It’s one of the saddest facts of life in Western Australia: children who effectively have no functioning family. So… have you ever considered being a foster carer for a child in need of a home? MercyCare’s Dr Nicola Howe urges discovery readers to think about the possibility.
“Sadly, there are growing numbers of unlucky Western Australian children who will be reported as being at risk in their family environment,” Dr Nicola Howe, Group General Manager, Organisational Development for MercyCare told the CFL.
“We understand the complexities at the heart of child protection, and the need to balance the rights of the child to a safe and happy life, with the need to strengthen parental capacity to create a safe environment for the care of children.
“Our response is to develop innovative solutions which will improve the lives of many vulnerable children at risk in their family setting and, where necessary, outside of it,” she said.
“Family connection is vital for children, so one of our responses to need has been securing foster carers who will take groups of siblings; brothers and sisters are then kept together,” she said.
One of the first Agencies to return the Organisational Survey form was MercyCare.
Dr Nicola Howe. Group General Manager, Organisational Development was very pleased to share the work of MercyCare. She said, “In November 1999, the Perth Congregation of Sisters of Mercy instituted a new organisation named MercyCare, with a lay Board of Governance. MercyCare now provides a diverse range of health, aged care, employment, training and community services to the sick, frail and most vulnerable in the community”.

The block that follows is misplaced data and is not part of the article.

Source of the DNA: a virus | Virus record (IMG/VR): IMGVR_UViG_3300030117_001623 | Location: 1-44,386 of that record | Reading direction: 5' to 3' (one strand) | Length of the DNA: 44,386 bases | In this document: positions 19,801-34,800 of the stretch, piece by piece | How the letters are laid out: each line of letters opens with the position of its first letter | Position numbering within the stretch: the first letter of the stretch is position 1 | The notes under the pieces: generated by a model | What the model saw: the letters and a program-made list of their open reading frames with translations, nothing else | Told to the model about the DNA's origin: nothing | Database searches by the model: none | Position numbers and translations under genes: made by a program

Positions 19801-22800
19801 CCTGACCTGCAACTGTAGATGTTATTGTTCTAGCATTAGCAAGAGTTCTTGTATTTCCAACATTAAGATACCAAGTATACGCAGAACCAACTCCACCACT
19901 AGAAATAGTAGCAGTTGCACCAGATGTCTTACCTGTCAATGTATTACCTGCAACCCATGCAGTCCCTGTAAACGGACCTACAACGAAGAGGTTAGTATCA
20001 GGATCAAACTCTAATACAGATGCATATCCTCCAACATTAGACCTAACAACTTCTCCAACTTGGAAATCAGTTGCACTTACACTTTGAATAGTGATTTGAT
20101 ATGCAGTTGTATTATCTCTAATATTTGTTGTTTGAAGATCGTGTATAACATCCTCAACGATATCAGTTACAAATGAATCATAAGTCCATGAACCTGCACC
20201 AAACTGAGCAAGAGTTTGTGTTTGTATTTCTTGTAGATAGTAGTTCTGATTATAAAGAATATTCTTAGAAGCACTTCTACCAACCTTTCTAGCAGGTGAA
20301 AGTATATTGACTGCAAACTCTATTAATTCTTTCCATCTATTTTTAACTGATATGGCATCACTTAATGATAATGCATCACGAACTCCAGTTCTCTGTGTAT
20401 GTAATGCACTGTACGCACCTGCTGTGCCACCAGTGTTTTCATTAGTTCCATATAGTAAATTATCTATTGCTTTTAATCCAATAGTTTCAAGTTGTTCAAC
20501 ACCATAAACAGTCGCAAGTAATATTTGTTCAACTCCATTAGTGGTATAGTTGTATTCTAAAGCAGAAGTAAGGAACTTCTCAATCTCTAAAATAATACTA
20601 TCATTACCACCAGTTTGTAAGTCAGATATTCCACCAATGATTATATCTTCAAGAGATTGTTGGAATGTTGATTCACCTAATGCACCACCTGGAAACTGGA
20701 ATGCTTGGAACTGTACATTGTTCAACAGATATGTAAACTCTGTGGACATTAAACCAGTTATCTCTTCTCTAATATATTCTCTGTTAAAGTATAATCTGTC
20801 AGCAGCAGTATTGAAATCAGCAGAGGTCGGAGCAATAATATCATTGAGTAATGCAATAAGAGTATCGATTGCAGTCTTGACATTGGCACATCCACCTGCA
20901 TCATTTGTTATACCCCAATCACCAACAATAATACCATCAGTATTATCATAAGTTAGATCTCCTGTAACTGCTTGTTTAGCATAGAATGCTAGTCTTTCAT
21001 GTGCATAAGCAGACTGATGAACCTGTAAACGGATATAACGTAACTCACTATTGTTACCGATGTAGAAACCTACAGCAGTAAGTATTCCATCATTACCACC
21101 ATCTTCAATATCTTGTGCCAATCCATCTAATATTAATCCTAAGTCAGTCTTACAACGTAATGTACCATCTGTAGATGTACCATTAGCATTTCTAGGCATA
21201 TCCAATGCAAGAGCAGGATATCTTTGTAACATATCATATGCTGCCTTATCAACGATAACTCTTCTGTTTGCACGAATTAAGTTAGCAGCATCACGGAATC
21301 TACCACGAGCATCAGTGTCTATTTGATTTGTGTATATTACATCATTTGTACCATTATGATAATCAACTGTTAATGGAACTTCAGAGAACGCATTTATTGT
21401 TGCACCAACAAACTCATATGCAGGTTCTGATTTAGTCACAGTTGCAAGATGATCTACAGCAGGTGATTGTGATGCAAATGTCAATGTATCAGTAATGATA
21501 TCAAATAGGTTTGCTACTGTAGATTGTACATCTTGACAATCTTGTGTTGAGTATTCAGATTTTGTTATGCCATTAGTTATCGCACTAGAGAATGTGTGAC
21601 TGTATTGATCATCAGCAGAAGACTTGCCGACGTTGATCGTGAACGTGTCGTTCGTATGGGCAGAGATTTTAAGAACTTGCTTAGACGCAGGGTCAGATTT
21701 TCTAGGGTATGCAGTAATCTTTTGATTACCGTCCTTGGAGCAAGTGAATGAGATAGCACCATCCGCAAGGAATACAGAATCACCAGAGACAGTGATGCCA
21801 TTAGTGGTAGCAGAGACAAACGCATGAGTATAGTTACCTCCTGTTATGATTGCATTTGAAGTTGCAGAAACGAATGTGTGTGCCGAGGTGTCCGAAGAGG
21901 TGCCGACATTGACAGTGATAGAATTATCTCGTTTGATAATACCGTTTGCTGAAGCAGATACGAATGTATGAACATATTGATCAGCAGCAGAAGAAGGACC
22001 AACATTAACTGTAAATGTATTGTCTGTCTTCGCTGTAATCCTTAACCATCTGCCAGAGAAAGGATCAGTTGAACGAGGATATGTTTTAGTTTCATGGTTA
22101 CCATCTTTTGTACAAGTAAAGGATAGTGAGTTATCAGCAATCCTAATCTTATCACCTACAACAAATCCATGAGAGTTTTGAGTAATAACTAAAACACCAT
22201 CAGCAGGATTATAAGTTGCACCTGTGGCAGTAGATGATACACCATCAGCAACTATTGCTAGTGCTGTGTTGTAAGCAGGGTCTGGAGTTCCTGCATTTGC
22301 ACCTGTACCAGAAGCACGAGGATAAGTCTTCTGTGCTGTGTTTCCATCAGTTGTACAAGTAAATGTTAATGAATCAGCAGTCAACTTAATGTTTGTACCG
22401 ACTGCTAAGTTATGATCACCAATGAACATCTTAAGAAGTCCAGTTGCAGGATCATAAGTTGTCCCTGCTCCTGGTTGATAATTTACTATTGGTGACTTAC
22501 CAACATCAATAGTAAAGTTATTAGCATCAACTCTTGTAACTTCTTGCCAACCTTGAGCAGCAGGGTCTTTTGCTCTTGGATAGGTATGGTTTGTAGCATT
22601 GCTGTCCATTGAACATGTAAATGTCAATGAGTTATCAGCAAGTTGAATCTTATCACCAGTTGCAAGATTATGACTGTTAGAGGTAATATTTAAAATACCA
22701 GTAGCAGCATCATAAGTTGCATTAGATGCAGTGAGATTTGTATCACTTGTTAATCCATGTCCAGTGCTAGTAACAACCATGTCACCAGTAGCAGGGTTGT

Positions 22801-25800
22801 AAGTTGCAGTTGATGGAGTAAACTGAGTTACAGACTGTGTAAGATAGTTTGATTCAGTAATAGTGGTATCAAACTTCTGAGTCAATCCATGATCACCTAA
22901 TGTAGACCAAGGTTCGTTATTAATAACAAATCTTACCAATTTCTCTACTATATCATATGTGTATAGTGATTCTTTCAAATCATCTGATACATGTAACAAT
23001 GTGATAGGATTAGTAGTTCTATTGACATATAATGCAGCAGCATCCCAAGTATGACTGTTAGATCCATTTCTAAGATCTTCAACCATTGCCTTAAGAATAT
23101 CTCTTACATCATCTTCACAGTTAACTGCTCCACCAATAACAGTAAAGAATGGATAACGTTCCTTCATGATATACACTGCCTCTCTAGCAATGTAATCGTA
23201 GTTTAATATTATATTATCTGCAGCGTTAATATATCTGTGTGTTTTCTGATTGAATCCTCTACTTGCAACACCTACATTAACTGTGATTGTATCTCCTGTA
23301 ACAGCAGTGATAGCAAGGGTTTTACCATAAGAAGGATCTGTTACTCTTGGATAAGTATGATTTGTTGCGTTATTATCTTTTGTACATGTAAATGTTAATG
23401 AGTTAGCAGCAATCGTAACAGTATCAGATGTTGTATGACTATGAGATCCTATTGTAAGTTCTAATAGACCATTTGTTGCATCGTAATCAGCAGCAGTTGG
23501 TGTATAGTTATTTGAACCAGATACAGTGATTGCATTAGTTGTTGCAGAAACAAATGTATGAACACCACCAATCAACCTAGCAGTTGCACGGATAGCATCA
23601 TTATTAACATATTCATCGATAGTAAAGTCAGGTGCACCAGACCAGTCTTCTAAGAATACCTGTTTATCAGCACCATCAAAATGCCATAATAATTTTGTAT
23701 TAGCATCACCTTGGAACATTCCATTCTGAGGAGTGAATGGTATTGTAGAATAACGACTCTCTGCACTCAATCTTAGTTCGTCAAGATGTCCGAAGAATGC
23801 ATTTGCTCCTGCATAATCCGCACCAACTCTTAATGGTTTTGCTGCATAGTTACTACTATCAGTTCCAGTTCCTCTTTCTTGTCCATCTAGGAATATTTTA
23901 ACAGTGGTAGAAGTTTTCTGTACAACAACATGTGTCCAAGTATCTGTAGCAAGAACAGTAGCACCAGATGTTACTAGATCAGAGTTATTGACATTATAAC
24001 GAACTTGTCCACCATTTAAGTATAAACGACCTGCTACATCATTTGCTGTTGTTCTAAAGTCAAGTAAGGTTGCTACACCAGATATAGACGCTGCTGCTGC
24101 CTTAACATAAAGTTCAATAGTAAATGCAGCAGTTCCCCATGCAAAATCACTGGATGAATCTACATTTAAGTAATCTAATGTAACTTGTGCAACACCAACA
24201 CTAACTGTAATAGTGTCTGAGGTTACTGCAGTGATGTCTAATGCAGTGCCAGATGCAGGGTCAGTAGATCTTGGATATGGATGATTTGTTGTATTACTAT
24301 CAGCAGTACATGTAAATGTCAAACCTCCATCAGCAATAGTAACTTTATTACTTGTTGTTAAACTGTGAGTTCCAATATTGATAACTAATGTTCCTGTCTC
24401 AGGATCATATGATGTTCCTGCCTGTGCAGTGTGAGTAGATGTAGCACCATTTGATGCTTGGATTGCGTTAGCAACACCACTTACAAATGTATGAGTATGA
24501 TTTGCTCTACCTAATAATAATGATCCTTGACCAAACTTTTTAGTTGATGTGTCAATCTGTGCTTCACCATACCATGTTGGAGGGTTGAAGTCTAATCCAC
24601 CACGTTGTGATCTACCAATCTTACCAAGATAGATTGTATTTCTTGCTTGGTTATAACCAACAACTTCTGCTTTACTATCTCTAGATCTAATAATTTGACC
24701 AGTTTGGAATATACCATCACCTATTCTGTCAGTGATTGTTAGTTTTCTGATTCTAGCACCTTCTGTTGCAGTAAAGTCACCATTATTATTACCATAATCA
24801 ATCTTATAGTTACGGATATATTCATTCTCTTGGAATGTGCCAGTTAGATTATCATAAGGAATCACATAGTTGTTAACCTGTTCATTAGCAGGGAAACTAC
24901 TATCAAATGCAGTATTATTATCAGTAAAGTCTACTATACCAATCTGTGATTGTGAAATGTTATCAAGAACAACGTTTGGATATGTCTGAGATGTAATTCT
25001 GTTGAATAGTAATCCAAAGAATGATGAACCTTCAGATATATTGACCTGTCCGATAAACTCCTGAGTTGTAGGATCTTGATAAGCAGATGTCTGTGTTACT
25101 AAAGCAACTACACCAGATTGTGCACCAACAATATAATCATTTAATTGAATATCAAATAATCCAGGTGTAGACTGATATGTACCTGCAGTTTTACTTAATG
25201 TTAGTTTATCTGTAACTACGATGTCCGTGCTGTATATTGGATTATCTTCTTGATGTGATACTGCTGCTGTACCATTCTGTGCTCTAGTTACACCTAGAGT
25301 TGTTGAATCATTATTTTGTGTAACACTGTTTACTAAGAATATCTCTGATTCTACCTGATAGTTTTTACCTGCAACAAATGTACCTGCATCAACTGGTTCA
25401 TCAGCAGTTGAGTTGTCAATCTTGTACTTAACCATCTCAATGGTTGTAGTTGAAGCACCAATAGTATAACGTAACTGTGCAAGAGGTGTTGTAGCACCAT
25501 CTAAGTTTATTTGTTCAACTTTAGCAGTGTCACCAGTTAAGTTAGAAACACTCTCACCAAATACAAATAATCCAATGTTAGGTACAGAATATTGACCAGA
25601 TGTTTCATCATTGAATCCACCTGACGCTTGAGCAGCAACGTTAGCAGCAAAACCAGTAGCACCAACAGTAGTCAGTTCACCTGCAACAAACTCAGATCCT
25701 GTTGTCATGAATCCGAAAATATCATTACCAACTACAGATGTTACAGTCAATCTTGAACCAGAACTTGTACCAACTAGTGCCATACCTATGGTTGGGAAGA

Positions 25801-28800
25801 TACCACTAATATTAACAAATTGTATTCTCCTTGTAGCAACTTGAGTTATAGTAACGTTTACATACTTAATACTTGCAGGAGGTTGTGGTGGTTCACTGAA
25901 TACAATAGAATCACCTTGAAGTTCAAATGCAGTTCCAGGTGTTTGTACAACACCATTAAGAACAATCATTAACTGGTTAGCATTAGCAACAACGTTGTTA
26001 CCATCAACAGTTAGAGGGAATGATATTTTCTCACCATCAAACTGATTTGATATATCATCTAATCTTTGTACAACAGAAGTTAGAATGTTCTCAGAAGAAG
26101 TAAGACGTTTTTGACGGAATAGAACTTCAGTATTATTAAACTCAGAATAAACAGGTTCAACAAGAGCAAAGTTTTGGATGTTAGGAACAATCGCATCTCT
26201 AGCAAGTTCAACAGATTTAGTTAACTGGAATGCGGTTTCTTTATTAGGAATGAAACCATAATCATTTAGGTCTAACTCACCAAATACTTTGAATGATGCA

“Our Foster Care Program”, Nicola said, “recruits and trains families and people to become foster carers, medium to long-term for children aged 0-17 years who are unable to live with their parents”.
Nicola said “This year we are introducing a privately funded programme called ‘Foster Care Plus’ which ensures that each of the children in our foster care program are provided with the health care they so desperately need and the extra-curricular activities that other children take for granted.”
Dr Nicola Howe was asked how readers of discovery could help.
“There are two ways you can support our work,” she said. “One way is to consider being one of our foster carers for a group of siblings (minimum two). Come and speak to some of our foster carers and staff to find out more about the rewards of providing the love and care for children in need. Many Christians find this a very enriching way to give love. Heaven knows we need more carers”.
Another way she said help could be given was to support such children by providing financial contributions to the work MercyCare does in this area.
“We seek your donations so we can provide each child in the MercyCare Foster Care programme with private health insurance; a full-paediatric and development assessment; necessary care interventions (speech therapy, psychology, physiotherapy) and remedial tutoring where required.
“We also try to provide at least two of the following activities for each child: music lessons, participation in a team sport, solo sport, art, theatre or dance lessons for each child and their foster care siblings”.
Other ways people can be involved in MercyCare’s help for children can include becoming an adult “older sister” or “older brother” for support and mentoring, or weekly baby-sitting support for the foster-care family.
Support for Parents
If you would like further information on all their services please contact 9208 4444.
Children at risk
To help support these Western Australian children, please contact the MercyCare Foundation on 9208 8468 or email firstname.lastname@example.org or view their website on http://www.mercycare.com.au
MercyCare fills gaps in ordinary lives
One of the first agencies to return the CFL’s Organisational Survey form was MercyCare. Dr Nicola Howe, Group General Manager, Organisational Development (pictured) was pleased to share the work of MercyCare with discovery. She said, “In November 1999, the Perth Congregation of Sisters of Mercy instituted a new organisation named MercyCare, with a lay Board of Governance. MercyCare now provides a diverse range of health, aged care, employment, training and community services to the sick, frail and most vulnerable in the community”.